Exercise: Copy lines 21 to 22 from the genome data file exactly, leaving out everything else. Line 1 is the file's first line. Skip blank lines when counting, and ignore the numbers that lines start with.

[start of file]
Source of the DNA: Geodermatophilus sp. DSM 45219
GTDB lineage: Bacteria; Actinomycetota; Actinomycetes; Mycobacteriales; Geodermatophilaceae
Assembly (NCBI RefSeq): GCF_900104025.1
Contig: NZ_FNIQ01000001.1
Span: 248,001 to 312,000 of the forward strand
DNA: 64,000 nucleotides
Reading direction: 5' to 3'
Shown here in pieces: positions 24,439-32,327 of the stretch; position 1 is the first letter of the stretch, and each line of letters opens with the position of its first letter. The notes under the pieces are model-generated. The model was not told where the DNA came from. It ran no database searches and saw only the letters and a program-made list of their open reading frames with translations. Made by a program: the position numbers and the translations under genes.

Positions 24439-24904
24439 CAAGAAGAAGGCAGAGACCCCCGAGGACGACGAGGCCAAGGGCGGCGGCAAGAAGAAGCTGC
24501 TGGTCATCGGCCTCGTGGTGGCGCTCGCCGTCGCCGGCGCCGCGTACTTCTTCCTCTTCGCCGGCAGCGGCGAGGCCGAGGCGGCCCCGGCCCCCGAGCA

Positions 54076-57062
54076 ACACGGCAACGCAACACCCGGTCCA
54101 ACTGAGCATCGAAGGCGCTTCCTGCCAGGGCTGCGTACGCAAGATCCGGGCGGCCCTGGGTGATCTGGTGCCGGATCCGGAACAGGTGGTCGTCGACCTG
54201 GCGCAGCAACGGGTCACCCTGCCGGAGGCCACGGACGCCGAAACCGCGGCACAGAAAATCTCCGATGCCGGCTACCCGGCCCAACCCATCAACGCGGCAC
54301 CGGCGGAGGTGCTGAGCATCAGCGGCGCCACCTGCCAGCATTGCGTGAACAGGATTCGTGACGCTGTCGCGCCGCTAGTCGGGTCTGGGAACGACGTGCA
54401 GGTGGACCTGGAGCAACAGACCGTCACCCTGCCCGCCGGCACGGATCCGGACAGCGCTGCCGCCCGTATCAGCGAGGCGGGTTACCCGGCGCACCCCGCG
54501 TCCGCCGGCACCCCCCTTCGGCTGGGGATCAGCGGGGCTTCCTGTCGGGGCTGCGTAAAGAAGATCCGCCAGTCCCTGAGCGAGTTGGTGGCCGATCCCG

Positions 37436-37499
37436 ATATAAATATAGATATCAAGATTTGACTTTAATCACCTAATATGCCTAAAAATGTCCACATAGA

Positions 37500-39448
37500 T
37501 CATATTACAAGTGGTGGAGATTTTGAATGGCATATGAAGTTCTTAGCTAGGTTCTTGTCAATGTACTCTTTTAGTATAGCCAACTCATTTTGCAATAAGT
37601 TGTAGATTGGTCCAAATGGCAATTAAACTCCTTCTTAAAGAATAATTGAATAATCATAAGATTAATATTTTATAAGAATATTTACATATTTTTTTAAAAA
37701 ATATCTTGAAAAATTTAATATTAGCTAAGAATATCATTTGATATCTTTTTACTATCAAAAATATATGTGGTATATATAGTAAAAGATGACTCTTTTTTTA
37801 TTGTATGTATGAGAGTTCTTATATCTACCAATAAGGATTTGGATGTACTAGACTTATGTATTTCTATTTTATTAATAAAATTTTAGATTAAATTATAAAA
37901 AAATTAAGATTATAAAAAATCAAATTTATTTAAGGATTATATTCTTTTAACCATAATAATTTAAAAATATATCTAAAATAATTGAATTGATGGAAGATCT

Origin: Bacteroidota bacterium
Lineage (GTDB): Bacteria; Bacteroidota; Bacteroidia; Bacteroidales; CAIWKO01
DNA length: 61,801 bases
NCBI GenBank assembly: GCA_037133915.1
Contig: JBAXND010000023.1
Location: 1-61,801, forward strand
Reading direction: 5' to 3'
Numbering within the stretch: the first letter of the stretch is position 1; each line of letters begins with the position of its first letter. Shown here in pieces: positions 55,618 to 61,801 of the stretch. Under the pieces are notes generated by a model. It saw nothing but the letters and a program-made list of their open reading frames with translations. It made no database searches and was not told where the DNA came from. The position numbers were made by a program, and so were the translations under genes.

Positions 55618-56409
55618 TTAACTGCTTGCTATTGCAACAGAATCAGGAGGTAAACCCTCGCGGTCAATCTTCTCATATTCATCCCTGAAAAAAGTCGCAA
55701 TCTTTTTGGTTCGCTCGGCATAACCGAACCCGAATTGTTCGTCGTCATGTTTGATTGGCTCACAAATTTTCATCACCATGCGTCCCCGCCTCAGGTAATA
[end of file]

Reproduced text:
Positions 37500-39448
37500 T